Treviso-based architecture studio Carlana Mezzalira Pentimalli has completed the Brixen Public Library, tying together a collection of historic buildings in Brixen in the alpine Italian region of South Tyrol with a series of light filled social spaces.
The library, which was founded in 1984 to cater to the communities in the surrounding Isarco Valley, now houses over 36,000 books and needed a new site. The scheme ties together a disparate group of historic civic buildings – a courthouse, a prison and a treasury – with a bold new volume located near the town's main square, adjacent to its cathedral and Bishop's palace.
Built using reinforced concrete, the centrally located extension acts as a connector, creating bridges to the disparate levels within the existing structures, while also providing generous communal spaces. Carlana Mezzalira Pentimalli refers to this architectural intervention as a "tree", whose "branches" help to coalesce the spaces around them into a working whole.
The practice won a competition to design the new space in 2010 with an approach which placed interaction and identity at its core. “This is not a library intended as a large container of books. It is [...] designed to welcome and generate human relationships and exchanges, intertwining cultures, practices and people of different ages," according to the architects. Their main intention was to create a robustly public place for "learning and sharing, a welcoming urban living room that reinforces local cultural identity and distills a strong sense of social cohesion."
To achieve this, the new library provides users with an ample foyer and newspaper reading room on the ground level, which opens onto a reading garden that used to belong to the former bishop's residence next door. Timber benches across the lawns provide people with the opportunity to read, relax and play. Upstairs in the new building, generous, timber-clad reading rooms are connected to the two historical buildings on either side. The connections and subtle level changes between the library's constituent parts are mediated using ramps in order to create a more accessible space overall.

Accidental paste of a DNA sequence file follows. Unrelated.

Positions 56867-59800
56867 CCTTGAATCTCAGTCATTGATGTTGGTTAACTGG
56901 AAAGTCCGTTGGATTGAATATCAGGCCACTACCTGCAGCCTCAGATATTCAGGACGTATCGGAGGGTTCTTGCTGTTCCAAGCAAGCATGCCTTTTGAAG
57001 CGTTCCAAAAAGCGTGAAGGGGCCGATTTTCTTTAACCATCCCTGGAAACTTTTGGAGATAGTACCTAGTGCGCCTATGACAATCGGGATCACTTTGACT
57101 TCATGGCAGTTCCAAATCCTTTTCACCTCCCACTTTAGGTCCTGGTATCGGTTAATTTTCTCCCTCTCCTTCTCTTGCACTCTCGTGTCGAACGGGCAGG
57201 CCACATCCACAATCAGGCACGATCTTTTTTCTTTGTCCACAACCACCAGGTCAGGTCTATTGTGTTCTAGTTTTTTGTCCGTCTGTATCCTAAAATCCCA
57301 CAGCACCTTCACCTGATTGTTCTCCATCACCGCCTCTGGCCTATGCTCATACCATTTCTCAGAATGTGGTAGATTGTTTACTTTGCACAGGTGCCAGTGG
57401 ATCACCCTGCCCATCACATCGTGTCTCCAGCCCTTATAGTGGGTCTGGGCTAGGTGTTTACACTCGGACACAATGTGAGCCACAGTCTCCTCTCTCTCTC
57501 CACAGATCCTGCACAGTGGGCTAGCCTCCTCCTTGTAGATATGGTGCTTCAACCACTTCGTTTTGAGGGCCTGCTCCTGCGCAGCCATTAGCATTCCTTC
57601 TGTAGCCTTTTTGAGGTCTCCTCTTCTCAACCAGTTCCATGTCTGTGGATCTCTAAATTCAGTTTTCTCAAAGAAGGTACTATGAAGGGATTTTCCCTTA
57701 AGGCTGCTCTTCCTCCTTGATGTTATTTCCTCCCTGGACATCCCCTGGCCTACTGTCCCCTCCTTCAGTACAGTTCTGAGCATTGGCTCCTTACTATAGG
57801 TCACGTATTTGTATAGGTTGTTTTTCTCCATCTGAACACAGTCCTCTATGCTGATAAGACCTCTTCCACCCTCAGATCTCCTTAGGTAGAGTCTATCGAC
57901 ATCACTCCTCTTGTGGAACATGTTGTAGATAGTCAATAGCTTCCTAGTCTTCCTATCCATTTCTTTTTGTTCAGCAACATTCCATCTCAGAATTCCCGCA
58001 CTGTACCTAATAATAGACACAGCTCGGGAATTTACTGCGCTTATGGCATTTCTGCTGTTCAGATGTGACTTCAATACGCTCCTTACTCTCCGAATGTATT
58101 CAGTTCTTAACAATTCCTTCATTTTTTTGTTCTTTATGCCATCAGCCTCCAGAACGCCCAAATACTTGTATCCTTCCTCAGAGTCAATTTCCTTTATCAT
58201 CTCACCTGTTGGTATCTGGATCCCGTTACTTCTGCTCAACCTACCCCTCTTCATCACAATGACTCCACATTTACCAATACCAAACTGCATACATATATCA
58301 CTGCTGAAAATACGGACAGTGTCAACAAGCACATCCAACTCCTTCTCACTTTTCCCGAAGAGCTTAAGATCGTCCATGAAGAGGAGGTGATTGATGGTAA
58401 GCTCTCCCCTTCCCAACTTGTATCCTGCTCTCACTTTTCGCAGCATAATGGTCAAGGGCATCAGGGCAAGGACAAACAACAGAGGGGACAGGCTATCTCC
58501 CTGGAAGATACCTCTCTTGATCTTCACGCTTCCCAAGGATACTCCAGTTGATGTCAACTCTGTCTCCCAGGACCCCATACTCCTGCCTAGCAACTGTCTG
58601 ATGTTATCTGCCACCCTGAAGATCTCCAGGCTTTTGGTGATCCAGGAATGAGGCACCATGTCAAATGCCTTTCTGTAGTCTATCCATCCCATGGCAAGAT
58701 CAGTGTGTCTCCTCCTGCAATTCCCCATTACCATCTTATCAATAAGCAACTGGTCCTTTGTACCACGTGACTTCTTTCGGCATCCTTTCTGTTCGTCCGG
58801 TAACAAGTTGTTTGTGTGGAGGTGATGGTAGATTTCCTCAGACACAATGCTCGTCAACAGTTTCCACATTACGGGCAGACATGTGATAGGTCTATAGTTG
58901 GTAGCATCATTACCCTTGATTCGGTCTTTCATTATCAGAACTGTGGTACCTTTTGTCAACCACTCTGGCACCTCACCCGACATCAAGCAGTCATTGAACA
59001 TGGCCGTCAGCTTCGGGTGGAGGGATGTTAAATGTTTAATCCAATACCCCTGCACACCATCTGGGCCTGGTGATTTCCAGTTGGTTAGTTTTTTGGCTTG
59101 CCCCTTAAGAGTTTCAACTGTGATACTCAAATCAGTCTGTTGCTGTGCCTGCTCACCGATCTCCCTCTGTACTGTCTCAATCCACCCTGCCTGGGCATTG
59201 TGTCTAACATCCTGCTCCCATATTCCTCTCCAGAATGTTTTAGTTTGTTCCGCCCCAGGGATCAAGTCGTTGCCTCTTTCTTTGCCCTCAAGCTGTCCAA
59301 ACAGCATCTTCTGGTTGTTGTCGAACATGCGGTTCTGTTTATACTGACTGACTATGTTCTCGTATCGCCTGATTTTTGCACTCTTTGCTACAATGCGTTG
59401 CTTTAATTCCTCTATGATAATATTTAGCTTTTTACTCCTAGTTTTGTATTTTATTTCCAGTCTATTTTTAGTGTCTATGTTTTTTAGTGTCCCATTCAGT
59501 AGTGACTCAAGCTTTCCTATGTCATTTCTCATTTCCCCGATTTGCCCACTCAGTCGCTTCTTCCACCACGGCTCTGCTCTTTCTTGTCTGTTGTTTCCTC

Within the historic structures, smaller, cellular spaces are used to accommodate more specialist and smaller scale functions such as children's play area and musical archives. Offices for the staff are located on the first floor of the more compact former treasury, while further archives are on the ground floor of the former judiciary complex. Where possible, historic frescoes have been repaired and are on show, contrasting with the smooth plaster finish of the interior atrium or the warm timber cladding of the reading rooms.
A four-storey void pierces the whole complex, establishing sightlines between each of the buildings. Smaller voids within the new wing align with large cantilevered bay windows which offer visitors views towards the library's new garden and the town centre beyond. These are inspired by oriel windows that feature prominently in Brixen's historic architecture.
The library also contains two flexible, multipurpose halls. The smaller of these is found in the attic of the old treasury and features exposed beams and rafters, while the larger space sits beneath an expansive rectangular skylight under a pitched roof.
While the existing buildings were meticulously restored in line with their historical appearance, the new connecting wing is covered an off-white render, helping to unify its complex sculptural volume and tying it together with the town's existing character.
Nerobutto (restoration and special paints)
Boden Service (concrete floors)
Seeber (wood and carpet flooring)
Inoxferdi (blacksmith work)
Falegnameria Longato (carpentry)
Erlacher (custom furniture)
Arte (furniture in series)
Serima (infographics and signage)
New building structure in reinforced concrete with insulation and aluminum sheet covering roof (Unionbau)
Washed mineral plaster on the facades, special lime paints, restoration works (Nerobutto)
Steel frames covered in anodized aluminum (Askeen)
Polished concrete floors (Boden Service)
Natural larch wood floors, carpets and curtains (Seeber-Tendacor)
Internal coatings in custom-made wood paneling (Falegnameria Longato)
Metal grilled gates and customized handrails (Inoxferdi)
Production and installation of infographics and signage (Serima)
Photography is by Marco Cappelletti.